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Image: Reuters/Y. Herman

Dijsselbloem stays Eurogroup chief

July 13, 2015

The Eurogroup has reappointed Jeroen Dijsselbleom as its leader. The Dutch finance minister's second term promises to be challenging, as the eurozone looks for the most viable ways to keep Greece in the currency union.


The Eurogroup has reappointed Dutch Finance Minister Jeroen Dijsselbloem as its president for the next two-and-a-half years. The 19 eurozone finance ministers comprising the Eurogroup voted unanimously for a new term under Dijsselbloem.

The Dutch finance minister took to Twitter to thank his fellow ministers for having chosen him again.

The center-left Dijsselbloem was chosen over only one other contender, Spain's center-right Economy Minister Luis de Guindos. German Chancellor Angela Merkel said last year that she would back de Guindos’ campaign.

Dijsselbloem's appointment came just hours after an agreement with Athens to renegotiate a third bailout was reached.

Prominent position

The Dutchman was thrust firmly into the limelight in the last months while he tried to keep the euro on track as the Greek debt crisis deeply divided the eurozone and made negotiations turbulent and unpredictable.

But Dijssebloem has had to learn fast. He became the Eurogroup’s president in January 2013, after only 100 days of being The Netherlands’ finance minister.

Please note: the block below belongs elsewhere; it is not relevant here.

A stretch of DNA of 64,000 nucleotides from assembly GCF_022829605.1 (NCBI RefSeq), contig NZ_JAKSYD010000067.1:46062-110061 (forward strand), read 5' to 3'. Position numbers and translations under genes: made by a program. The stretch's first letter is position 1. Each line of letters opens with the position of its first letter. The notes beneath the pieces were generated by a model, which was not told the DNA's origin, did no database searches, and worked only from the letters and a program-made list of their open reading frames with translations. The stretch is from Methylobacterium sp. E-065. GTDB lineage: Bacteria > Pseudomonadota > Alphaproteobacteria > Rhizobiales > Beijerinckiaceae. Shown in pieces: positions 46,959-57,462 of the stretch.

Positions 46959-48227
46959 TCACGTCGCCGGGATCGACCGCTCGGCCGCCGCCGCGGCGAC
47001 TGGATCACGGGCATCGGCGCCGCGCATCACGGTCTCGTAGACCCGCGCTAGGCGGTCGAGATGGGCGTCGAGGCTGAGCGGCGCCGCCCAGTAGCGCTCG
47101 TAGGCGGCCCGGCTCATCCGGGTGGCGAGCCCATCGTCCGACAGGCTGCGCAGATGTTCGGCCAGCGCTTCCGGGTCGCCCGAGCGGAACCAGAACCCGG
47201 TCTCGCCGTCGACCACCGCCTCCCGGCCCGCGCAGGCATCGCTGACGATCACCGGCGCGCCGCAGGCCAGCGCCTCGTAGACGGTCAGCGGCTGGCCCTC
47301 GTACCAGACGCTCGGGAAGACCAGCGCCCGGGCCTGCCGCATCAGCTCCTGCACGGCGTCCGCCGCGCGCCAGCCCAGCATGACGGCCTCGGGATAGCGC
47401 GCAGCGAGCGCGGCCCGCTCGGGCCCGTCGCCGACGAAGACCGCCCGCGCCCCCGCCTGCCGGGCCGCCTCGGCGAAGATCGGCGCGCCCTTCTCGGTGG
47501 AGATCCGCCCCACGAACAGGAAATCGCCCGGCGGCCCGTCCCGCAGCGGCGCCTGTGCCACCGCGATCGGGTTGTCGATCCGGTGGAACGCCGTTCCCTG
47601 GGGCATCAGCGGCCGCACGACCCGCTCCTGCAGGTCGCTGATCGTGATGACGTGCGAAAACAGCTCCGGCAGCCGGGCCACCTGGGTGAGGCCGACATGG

Within his own country, Dijsselbloem was known for helping his Labor Party through a leadership crisis in 2010, and is credited with the development of a 2012 election strategy that gave the party a comeback.

He’s known for pragmatism, and for supporting strict austerity and reform policies as a solution to end the eurozone’s debt crisis – earning him both scorn and praise across the currency union.

“Jeroen helped us to navigate the eurozone during the crisis and he did an excellent job,” said Slovak Finance Minister Peter Kazimir. Slovakia had argued for Greece’s “amicable split” from the eurozone.

Search for 'golden key'

Since the deal itself was struck early on Monday, Dijsselbloem has cautioned that plenty of work is still ahead – especially on the Greek side.

“The Greeks have to move first, show that they’re credible, show that they mean it, “he said.

In the Eurogroup’s third meeting in three days, Dijsselbloem said that the ministers still have “to find the golden key to solve this issue."

jd/tj (AFP, AP)

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